Hēraklēs was conceived by Zeus upon Alkmene, as He disguised Himself as her husband, returning early from war. Alkmene accepted Him in her bed gladly, as she was happy to see her husband again. When The real Amphitryon did return later that night, Alkmene realized what had happened, and told her husband. Amphitryon accepted her in his bed, regardless, and so she became pregnant with twins, one fathered by Zeus, and one by her mortal husband. In the words of Apollodorus:
"A Boston Children’s Hospital psychiatrist who became convinced his 16-year-old patient suffered from “evil spirits” and appointed himself as her spiritual mentor has been barred from practicing medicine, according to the state Board of Registration in Medicine. Raymond W. Kam gave the girl a cross to wear in exchange for a different, undisclosed religious symbol she had on; he also took her to church with him and let her stay at his home..."
Well-dressing in Derbyshire (This is Derbyshire)...
Title: Iduna and the Magic Apples
Writer: Marianna Mayer...
I've been reading a book about Dionysos that Dver picked up for me on her recent trip to the British Isles. I really wanted to like this book (I was even willing to ignore the fact that I found a minimum of three errors on every page I flipped to initially, some of them quite significant) because, hey, it's a book about Dionysos and I'm rather partial to the subject matter, in case you haven't noticed. Plus you never know what's going to introduce somebody to the god. I know a pretty devout mainad who discovered Dionysos through that episode of Xena: Warrior Princess where he's apparently doing Darkness from Legend cosplay. Seriously. It saddens me to say that this book is only marginally more accurate in its portrayal of the god. And the writing - oh so bad. So very, very bad. It deserves the Takei treatment, it's that bad. And the ideas are even worse.
For instance that being a Dionysian is all about living the rock and roll lifestyle 24/7. Woohoo! Several times I had to reassure myself that I wasn't reading a screed dashed off by Tommy Lee whilst on a coke-and-strippers binge. Except that I suspect Tommy can be a bit more eloquent than our author, even when typing the way he pilots boats.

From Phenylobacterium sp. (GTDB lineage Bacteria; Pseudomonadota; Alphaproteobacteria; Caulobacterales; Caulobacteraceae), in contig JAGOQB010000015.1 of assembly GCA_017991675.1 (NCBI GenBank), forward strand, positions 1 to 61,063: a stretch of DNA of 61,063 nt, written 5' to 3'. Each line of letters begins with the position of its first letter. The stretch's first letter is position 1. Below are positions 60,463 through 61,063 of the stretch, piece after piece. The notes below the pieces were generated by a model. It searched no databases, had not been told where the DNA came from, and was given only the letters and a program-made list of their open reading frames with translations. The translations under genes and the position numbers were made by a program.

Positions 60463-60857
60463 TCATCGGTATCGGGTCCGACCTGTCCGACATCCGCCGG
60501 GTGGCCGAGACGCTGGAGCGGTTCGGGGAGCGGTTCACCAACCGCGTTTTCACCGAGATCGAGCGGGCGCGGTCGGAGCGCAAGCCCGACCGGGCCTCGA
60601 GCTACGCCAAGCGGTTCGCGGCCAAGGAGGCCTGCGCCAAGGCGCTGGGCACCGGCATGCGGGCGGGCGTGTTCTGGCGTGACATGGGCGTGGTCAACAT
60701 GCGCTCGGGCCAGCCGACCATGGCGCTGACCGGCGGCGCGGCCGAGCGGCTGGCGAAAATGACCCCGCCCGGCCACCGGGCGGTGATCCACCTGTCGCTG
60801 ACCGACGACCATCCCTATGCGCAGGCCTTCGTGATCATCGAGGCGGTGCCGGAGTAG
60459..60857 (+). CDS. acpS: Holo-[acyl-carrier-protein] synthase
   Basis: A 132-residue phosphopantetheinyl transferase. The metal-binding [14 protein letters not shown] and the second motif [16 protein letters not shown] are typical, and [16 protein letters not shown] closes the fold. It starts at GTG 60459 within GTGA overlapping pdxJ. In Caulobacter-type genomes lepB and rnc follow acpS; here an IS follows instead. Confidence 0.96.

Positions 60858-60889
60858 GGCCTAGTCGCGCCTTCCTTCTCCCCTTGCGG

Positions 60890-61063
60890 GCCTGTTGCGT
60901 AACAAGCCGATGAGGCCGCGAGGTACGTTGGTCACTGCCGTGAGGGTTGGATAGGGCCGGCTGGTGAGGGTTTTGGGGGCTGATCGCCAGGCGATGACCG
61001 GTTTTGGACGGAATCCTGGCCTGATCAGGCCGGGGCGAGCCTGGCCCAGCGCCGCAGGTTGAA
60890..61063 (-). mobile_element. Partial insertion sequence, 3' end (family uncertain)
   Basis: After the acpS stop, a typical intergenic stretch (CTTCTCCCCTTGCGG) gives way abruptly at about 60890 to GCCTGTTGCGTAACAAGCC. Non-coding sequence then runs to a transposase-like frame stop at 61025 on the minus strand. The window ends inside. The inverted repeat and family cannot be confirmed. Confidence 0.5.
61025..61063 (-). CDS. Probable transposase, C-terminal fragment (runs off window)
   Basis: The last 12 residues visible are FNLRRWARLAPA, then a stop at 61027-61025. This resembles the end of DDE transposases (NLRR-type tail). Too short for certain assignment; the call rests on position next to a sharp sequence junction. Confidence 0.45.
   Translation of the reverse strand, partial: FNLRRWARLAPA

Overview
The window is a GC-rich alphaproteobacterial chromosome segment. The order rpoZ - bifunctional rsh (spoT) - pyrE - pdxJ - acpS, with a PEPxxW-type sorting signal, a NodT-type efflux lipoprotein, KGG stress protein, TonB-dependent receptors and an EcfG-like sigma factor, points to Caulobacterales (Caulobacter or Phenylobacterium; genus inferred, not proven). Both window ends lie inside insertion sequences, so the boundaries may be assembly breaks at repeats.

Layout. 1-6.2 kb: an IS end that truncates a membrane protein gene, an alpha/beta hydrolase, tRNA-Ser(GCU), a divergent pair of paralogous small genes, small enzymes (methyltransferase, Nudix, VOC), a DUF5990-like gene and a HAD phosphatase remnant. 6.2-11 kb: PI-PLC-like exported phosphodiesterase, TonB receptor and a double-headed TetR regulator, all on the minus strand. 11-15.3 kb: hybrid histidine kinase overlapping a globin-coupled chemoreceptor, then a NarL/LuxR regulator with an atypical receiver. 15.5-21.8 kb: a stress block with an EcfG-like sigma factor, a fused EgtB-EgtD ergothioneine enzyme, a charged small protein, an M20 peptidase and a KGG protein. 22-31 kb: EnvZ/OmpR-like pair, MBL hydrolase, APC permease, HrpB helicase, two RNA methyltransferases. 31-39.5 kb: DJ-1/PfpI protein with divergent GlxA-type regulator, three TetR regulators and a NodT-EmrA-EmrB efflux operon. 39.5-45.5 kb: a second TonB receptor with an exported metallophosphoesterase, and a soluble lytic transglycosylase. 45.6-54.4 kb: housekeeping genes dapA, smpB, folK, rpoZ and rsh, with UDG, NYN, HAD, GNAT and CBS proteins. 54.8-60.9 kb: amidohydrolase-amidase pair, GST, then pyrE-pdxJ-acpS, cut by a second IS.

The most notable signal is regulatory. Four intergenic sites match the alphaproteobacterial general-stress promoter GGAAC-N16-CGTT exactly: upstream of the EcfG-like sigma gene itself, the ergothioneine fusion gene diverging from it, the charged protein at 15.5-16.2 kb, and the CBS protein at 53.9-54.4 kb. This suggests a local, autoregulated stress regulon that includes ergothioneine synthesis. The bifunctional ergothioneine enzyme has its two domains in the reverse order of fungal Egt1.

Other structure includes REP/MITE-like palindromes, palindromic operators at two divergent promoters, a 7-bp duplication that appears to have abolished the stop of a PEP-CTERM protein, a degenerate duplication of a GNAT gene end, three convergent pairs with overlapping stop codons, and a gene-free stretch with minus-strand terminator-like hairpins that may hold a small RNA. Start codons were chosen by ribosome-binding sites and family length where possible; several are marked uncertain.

Now look, I'm no prude. If you want me to prove it I'll compose a 10,000 line epic poem (in proper dactylic hexameter, no less) on the gargantuan size and heroic deeds of my penis. Hell, I may even write that thing anyway ......
Joseph Merlin Nichter’s recent blog post, The Unpopularity Contest, had an eerie familiarity to it. Even a few thousand miles across land and sea, it echoes recent events that have rocked South Africa’s own Pagan community. It would seem that being crowned Miss/Mr Unpopularity is not something unique to this country or that, but to Pagan communities in general.
We’ve all, at one stage or another, discussed our beliefs with a non-Pagan and the inevitable question/accusation has come up: are you a Satanist? At this point, and depending on how long you’ve been Pagan, you take a deep breath, roll your eyes and prattle off, “we don’t believe in Satan he is a Christian deity and we don’t worship him therefore we are not Satanists”. It’s the bog-standard response the majority of us go with, but here in South Africa, some of us have wondered just how well that has been working out for us.
With the recent discovery that the South African Police Service’s Occult-related Crime Unit was never disbanded, and the dramatic rise in national media sensationalism on alleged ‘Satanic crime’, some Pagans and the SA Pagan Rights Alliance decided that a fresh approach was needed.
Blue Ridge Beltane Festival May 17-19 (Newsleader.com)
"The Blue Ridge Beltane festival, a pagan and earth-based spirituality festival, is planned for May 17-19 at Stoney Creek Campground Resort. ... For the past 18 years, volunteers have been planning and producing the festival to create a gathering where people who subscribe to earth-based spirituality can celebrate and be themselves."
Being Wiccan at Northern Kentucky University (The Northerner Online)...
Over at Patheos, Sam Webster wrote a most engaging essay on the revival of the Pagan concept of sacrifice. The article starts with the traditional and ancient concept of animal sacrifice and continues on to more symbolic sacrifices such as invocations and acts of service. Naturally, it was the part about animal sacrifice that generated the most comments, many thoughtful and appreciative, and quite a few that were angry and accusatory.
It’s not a surprise that some people have a natural revulsion to the kind of blood sacrifice practiced in the religions of the ancient world, and in some branches Paganism and Afro-revival religions. We have little exposure to death in our industrial world, and what exposure we do have is from the media ie. news, film fiction, and video games. Last week’s episode of Game of Thrones concluded with a scene of violent and dishonorable death, and more than one person I know found it deeply disturbing and unnecessary. (For the record, so did I) I’m not sure how realistically GoT portrays a feudalistic society, but the version we see on HBO is certainly nasty and brutish.
And our industrial farming practices are no less horrendous. When the idea of animal sacrifice comes up, the miserable life of such animals may be the first thing that comes to mind. A visceral repulsion to keeping animals confined, and feeding them the wrong food while keeping them from anything resembling a descent life is – in my world – healthy....